Based on reviewing the literature in studies conducted in different countries, the major risk factor associated with death in patients with COVID-19 in intensive care unit is older age. The mortality from COVID-19 appears driven by the presence of severe ARDS, and it is approximately 50% (range 16% to 78%). In a single-center retrospective cohort of 52 critically ill Chinese patients with COVID-19, 62% had died after 28 days, with a median duration of only seven days from Intensive Care Unit (ICU) admission to death. In Chinese retrospective cohorts, death from ARDS was more likely to occur in those of older age i.e. ≥ 64 years [8,24-26]. Preliminary reports from Italy and the United States are reporting similar outcomes [26]. Patients with COVID-19 who need to be transferred to the ICU are complex and have a high mortality rate [27]. Among critically ill patients, fewer women were affected than men in China [24] and Italy [28] (33 and 18% respectively). In a study done in France [29] at an intensive care unit the average age of patients was 65 years, 73% were male and 84% of patients had at least one associated disease.

This article will discuss the treatment of patients with respiratory difficulties in Central Intensive Care Unit, ongoing available treatments and future perspectives of SARS-CoV-2 patients. By summarizing all information in one place, it is hoped that this article will be useful to others.

Methods

Study design and participants–there was used retrospective observational study, the review of characteristics, clinical course and outcomes of all consecutive patients who had respiratory failure or were unable to maintain SpO2>90%, despite receiving 10–15l/min of oxygen with a non-rebreather mask, were treated by Continuous Positive Airway Pressure (CPAP) unless the anaesthesiologist judged that immediate intubation was indicated. During the period of three month 1st July and 30th September of 2020 in Intensive Care Unit (ICU) there were a total of 94 patients treated with COVID-19. Sample size was equal to the number of patients treated during the study period. Values of cases are presented as numbers and percentages. In addition to data collected in intensive care unit of patients with worsening symptoms and COVID-19 confirmed, similar publications in medical journals with keywords, coronavirus, SARS-CoV2, intensive care and treatment have also been reviewed.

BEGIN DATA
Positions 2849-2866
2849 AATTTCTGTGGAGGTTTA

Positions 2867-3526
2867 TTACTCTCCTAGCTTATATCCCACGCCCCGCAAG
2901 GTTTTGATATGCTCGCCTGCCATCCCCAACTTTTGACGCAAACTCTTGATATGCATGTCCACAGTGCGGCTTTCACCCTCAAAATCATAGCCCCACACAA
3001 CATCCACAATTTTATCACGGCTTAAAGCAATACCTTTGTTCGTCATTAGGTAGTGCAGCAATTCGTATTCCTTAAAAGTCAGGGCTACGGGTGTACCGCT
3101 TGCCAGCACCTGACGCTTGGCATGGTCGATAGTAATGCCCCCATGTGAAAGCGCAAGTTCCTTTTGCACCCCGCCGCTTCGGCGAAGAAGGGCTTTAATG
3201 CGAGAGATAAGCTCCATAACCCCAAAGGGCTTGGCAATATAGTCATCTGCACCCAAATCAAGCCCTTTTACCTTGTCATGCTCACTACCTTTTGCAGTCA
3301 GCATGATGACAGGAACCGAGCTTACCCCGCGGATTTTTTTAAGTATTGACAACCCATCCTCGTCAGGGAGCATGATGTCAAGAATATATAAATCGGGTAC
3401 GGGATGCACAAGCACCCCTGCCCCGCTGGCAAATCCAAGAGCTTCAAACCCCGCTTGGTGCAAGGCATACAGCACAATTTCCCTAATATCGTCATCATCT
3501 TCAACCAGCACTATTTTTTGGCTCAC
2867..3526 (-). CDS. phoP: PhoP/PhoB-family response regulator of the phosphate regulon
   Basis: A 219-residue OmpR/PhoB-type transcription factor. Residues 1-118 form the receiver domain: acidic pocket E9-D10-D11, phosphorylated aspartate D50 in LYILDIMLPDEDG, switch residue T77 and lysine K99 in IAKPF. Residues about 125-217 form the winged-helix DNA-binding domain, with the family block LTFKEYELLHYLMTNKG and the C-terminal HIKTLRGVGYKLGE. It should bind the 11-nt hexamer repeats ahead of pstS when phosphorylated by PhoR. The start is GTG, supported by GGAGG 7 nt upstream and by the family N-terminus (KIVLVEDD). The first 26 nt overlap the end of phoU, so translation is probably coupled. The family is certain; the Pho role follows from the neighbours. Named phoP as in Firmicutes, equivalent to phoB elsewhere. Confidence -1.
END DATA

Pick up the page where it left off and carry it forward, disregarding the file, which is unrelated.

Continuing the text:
Ethics: The study was approved by the institutional ethics board under the number 7/126 to access all documents of patients treated in this period at ICU as well as data from the health information system.

Results

During July, August and September, 797 confirmed patients with COVID-19 were admitted to the hospital, of which ninetyfour patients (11.79%) with COVID-19 were treated in the Central Intensive Care Unit of Prizren General Hospital for the period July, August and September. Fifty-six patients (59.58%) were male while thirty-eight patients (40.42%) were female shown in Table 1. Regarding the age of the patients, it was different, the youngest age that was admitted to the Central Intensive Care was 34 years old, the oldest was 84 years old and the average was 65.53 years old. Regarding the days of stay of patients in Central Intensive Care, there were 0 days for transferred or serious patients who ended in death, up to 21 days of stay, the average was 5.06 days of stay.

Duration Confirmed COVID-19 patients
July, August and September 797(11.79%)
Males 56(59.58%)
Females 38(40.42%)

Table 1: Statistics of COVID-19 were treated in the Central Intensive Care Unit of Prizren General Hospital.

The treatment of patients in this unit was done with CPAP, while the most severe patients were intubated. In this unit were admitted only patients who have had compromised respiration and poor health in general.

Depending on the symptomatic and laboratory clinical condition of the patients, they were treated with antibiotics, corticosteroids, bronchodilators, anticoagulants, diuretics, vitamins, etc. Anticoagulant therapy (heparine or fraxiparine) was administered to all COVID-positive patients with increased D-dimer. C-reactive protein (CRP) levels were increased in most patients. Since only critically ill patients were admitted to this unit, all had a clinical diagnosis confirmed by x-ray and/or chest CT, bilateral pulmonary infiltrations. Other concomitant diseases had all patients such as diabetes, COPD, heart disease, etc., which have contributed to the worsening of health.

Given that patients admitted to central intensive care were in serious condition, out of 94 patients admitted 13 (13.83%) were discharged in improved condition at home, 19 (20.21%) were transferred out of Central Intensive Care and 62 (65.96%) have died. All of the dead patients also had concomitant diseases.

The youngest of the dead was 46 years old while the oldest was 84 years old, the average age of the dead was 68.06 years old.

Personal protective equipment has been provided continuously to the intensive care personnel and the oxygen supply has been continuous despite the difficulties that the whole country has had from time to time.

Discussion